Cupid and Fate arrived by magic. They tend to stop by in February when I’m sound asleep. No sooner had I nodded off the other day than they walked right through the front door. They sat in my living room as if they were family members that must be allowed in, invited or not.
I hadn’t seen or heard from them since last Valentine’s Day. Fate looked remarkably the same with his rumpled ready-for-anything look. Cupid had put on a few extra pounds but her eyes still sparkled mischievously.
The pair talked nonstop; they ignored me at first even though my love life was the focus of their conversation. Without attempting subtlety, Cupid said, “Speaking of love, how are things going with that friend of yours? You’ve been involved with him for quite some time now. Right?”
Before I could speak, Fate said, “Leave her alone. Life is moving along the way it was meant to.”
Cupid rolled her eyes toward the ceiling. Smiling at me she plowed on, “Now don’t forget that the way to a man’s heart is through his stomach. Doesn’t that friend of yours like lasagna and chocolate cake?” She used the tone of a mother who hoped to marry off a daughter.
To restate the obvious, Fate said dryly, “She thinks you should marry the guy.” He flicked his cigar ashes on the carpet.
Cupid rattled off her sales pitch, “The older you get the more important it is to have a partner. Someone to be with you in sickness and health, for better or worse.”
Fate shrugged and spoke to Cupid as if he were Archie Bunker talking to Edith. “She’s happy the things are. If it’s not broken, don’t fix it.”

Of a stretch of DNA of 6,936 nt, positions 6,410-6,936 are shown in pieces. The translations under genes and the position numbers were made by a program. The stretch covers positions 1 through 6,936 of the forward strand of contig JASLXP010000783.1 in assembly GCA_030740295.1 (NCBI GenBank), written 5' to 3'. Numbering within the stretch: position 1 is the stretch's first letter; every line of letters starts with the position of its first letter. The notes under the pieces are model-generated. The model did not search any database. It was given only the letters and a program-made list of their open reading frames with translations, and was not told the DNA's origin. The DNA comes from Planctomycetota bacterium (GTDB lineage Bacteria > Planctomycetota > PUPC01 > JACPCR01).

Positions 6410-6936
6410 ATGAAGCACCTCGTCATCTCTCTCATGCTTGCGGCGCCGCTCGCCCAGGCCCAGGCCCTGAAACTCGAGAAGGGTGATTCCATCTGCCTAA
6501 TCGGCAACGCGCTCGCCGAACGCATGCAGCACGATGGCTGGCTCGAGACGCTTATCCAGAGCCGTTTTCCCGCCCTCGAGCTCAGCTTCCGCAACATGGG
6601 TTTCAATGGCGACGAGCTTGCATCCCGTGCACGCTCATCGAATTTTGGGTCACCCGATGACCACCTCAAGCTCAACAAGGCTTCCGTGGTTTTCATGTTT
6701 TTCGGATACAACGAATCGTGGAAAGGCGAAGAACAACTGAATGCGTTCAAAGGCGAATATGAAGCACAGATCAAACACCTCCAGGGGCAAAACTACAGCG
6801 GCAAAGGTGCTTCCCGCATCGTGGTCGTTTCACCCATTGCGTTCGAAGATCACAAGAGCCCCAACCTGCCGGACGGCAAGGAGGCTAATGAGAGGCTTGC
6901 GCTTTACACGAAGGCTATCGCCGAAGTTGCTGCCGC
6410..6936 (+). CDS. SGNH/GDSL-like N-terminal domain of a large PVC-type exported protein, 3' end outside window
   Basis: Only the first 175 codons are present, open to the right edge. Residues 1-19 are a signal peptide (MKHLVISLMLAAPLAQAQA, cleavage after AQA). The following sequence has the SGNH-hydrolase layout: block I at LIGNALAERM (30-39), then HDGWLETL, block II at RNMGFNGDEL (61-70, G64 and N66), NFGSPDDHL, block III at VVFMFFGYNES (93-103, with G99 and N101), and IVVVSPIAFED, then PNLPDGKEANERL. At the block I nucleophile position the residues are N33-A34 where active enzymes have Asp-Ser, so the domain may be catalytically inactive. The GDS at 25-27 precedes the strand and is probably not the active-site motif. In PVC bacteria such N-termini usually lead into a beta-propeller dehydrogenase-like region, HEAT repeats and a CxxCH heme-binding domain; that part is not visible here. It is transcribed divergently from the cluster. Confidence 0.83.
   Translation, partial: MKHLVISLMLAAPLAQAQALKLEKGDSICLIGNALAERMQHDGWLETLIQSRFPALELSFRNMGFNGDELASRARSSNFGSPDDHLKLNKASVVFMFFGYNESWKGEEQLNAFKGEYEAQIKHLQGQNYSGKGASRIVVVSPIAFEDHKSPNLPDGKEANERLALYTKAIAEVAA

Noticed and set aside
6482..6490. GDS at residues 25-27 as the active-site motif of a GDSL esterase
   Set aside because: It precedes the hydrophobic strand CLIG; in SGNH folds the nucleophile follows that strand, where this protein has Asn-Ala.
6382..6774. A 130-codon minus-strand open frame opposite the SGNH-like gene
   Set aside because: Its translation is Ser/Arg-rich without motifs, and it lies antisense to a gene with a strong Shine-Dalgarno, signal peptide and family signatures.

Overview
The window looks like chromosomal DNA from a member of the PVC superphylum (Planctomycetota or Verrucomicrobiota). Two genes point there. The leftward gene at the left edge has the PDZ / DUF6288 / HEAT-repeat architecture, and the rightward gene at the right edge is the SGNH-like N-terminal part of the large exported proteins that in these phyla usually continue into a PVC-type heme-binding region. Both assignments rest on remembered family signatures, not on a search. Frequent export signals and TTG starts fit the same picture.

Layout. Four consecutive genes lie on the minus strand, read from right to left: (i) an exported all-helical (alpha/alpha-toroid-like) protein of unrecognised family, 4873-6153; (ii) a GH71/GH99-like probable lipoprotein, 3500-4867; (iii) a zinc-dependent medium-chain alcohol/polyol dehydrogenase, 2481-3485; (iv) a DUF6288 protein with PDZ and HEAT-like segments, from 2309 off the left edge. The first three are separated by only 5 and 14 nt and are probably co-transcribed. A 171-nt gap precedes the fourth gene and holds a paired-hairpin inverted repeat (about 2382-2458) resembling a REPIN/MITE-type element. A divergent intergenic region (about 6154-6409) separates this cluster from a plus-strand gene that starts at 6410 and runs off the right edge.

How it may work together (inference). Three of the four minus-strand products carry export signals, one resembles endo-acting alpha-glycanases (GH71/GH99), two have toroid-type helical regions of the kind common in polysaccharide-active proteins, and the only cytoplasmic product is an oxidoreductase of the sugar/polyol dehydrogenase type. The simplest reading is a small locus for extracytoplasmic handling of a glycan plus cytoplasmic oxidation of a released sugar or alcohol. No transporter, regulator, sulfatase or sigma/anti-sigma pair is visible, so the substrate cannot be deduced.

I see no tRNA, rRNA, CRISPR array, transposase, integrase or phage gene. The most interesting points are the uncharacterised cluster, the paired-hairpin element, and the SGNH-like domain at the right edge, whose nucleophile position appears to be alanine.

He helped himself to the Cherry Garcia ice cream in the freezer, settled deeper into the sofa, and thumbed through the red Netflix envelopes. “Do you have anything with Arnold? ‘The Terminator’?”
“Let’s watch a romantic comedy,” Cupid called out. “Do you have ‘An Affair to Remember’?”
Fate yawned, popped open a diet Pepsi, and pulled open an envelope. He found the action movie I’d ordered for my friend.
Before he could press play, I brought the visit to an end. “I’m sure you have a lot of other people to visit this time of year. Thanks for coming by. See you later.” I opened the door and motioned out into the night.
Fate tugged on Cupid’s arm, “We’re out of here.”
“You’re always so ready to leave,” Cupid complained. She gave a grand parade-queen wave and wafted out the door.
“Good-bye and good luck,” I said while they wandered off aimlessly. I heard them bickering like an old married couple.
“I maintain that she should get married.”
“Whatever will be will be.” As the voices faded into mist I woke up from my nap. Cupid’s perfume lingered in the air.
I picked up my cell phone and called the man in my life. “Would you like to come over? I have some lasagna in the oven. And there’s chocolate cake for dessert.”
Kristine Mietzner teaches writing classes in Benicia and Martinez. She can be reached at www.kristinemietzner.net.